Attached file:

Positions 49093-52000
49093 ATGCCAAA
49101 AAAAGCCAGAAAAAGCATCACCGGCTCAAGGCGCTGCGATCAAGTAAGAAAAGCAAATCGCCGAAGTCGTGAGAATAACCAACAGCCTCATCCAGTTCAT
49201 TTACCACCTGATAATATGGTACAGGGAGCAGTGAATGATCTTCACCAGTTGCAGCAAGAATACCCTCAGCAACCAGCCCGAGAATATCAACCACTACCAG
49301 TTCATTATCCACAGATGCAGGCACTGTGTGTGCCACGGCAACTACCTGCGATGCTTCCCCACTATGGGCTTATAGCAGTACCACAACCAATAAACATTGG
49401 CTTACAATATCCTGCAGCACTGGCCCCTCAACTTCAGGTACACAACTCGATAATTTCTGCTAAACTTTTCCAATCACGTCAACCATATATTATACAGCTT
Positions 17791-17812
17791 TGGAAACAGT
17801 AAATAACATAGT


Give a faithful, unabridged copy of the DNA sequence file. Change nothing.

Positions 49093-52000
49093 ATGCCAAA
49101 AAAAGCCAGAAAAAGCATCACCGGCTCAAGGCGCTGCGATCAAGTAAGAAAAGCAAATCGCCGAAGTCGTGAGAATAACCAACAGCCTCATCCAGTTCAT
49201 TTACCACCTGATAATATGGTACAGGGAGCAGTGAATGATCTTCACCAGTTGCAGCAAGAATACCCTCAGCAACCAGCCCGAGAATATCAACCACTACCAG
49301 TTCATTATCCACAGATGCAGGCACTGTGTGTGCCACGGCAACTACCTGCGATGCTTCCCCACTATGGGCTTATAGCAGTACCACAACCAATAAACATTGG
49401 CTTACAATATCCTGCAGCACTGGCCCCTCAACTTCAGGTACACAACTCGATAATTTCTGCTAAACTTTTCCAATCACGTCAACCATATATTATACAGCTT
Positions 17791-17812
17791 TGGAAACAGT
17801 AAATAACATAGT